Student thesis project: Modelling the use of native methods in the Java Class Library

As announced earlier, I will present some ideas for student theses here. Feel free to comment on them.

The Java Class Library (JCL) – with Java being one of the majorly adopted programming languages – is heavily used and an implicitly trusted library on which many mission critical applications are based. In order to prevent abuse, Java has a sophisticated security model to ensure the isolation of protected areas inside a program. However, attackers have found and continue to find several ways to disable the security model thus rendering it useless.

One way of effectively evading the Java security model is to perform operations in native code. Since attackers cannot easily introduce new native libraries during an attack, they are keen to abuse an exploitable part of the native code already used in the JCL itself. As this is not a small part (roughly 800k LOC in Java 1.7) of the JCL, a manual code review looking for security vulnerabilities is hardly an option. Automated methods have to be developed to mitigate the possible threat the native part of the JCL poses.

Currently, users of the public API of the JCL are completely oblivious of the fact that most of their method calls will sooner or later result in a native call. Thus, they rely on the JCL to perform any checks or sanitization necessary. The non-native part of the JCL therefore endows the trust of application developers using it.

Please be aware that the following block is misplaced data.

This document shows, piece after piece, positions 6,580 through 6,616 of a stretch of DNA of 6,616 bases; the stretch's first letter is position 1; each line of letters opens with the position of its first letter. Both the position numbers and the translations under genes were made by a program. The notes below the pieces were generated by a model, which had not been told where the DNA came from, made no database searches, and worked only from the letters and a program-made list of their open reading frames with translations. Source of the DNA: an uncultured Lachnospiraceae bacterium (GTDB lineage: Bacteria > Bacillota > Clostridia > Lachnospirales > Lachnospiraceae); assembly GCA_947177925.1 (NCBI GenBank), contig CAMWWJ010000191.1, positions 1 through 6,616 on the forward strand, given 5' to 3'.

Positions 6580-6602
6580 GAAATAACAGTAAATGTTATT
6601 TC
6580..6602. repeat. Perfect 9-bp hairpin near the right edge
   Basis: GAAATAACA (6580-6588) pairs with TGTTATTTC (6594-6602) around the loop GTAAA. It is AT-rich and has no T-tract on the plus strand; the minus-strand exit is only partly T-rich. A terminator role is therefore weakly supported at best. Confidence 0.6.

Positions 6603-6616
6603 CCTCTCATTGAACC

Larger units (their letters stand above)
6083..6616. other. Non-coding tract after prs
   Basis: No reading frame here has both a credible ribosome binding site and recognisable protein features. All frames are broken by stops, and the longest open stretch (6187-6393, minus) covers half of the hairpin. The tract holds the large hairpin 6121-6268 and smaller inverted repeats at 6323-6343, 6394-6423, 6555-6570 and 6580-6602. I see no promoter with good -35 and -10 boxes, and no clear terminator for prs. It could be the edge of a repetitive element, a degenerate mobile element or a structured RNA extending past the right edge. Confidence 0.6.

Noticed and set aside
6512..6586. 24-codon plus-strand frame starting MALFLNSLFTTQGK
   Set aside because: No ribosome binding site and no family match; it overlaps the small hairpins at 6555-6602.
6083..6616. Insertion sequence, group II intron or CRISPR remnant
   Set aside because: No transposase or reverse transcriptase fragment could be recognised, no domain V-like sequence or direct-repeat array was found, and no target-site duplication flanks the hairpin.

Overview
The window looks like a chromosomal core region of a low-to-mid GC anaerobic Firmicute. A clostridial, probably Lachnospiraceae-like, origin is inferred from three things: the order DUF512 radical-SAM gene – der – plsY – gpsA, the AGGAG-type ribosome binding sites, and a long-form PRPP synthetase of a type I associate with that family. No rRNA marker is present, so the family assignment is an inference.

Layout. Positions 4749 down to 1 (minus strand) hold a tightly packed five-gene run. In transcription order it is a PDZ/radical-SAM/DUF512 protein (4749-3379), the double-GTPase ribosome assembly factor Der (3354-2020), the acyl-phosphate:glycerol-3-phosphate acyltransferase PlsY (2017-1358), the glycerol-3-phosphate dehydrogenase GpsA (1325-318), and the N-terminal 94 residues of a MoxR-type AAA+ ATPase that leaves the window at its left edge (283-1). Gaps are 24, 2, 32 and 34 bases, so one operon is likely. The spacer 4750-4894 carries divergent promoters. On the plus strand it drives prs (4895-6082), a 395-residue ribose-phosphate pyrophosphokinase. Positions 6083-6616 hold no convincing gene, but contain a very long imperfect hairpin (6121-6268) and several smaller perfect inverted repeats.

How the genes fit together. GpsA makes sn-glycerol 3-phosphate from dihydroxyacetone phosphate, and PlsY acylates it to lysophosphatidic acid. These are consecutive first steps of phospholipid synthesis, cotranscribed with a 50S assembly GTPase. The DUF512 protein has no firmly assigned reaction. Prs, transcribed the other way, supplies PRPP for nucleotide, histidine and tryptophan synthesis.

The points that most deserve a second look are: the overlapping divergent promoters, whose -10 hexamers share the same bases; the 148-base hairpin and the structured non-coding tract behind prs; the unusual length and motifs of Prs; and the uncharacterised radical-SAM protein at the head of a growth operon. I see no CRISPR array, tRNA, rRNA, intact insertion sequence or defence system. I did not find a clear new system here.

As the JCL and its native part have grown over the years of its existence, security reviews became increasingly complicated to perform purely by hand. Oracle, as one of the larger contributors to Java, runs code analysis tools to aid these reviews. Due to the complex nature of the Java security model and the architecture of the JCL finding vulnerabilities is a rather tough problem.

javas native threat - modelling

In this thesis an implementation of an automated static code analysis has to be created that is able to evaluate the propagation of the possible threat native calls pose to the public API of the JCL. Assuming that every native method poses the same amount of threat, the propagation of this threat is solely depending on the data provided to these method. Therefore, the analysis will largely benefit on an elaborate rating of the data, its type, safe guards on that data and possible treatments applied to it. In order to combine this information, techniques from data mining, machine learning, graph or network theory can be applied to the transitive hull of the reverse call graph (around 95.000 methods) of native methods (around 1800 methods) in the JCL. After a successful analysis run it should be possible to determine the risk of calling methods of the JCL. Developers can then take effective countermeasures while processing user input and make educated choices on the classes and methods they are using.

You will find the original thesis description on the institute’s website. If you are a CS student of TU Darmstadt, please contact me if you are interested in making this topic the topic of your Bachelor or Master’s thesis.

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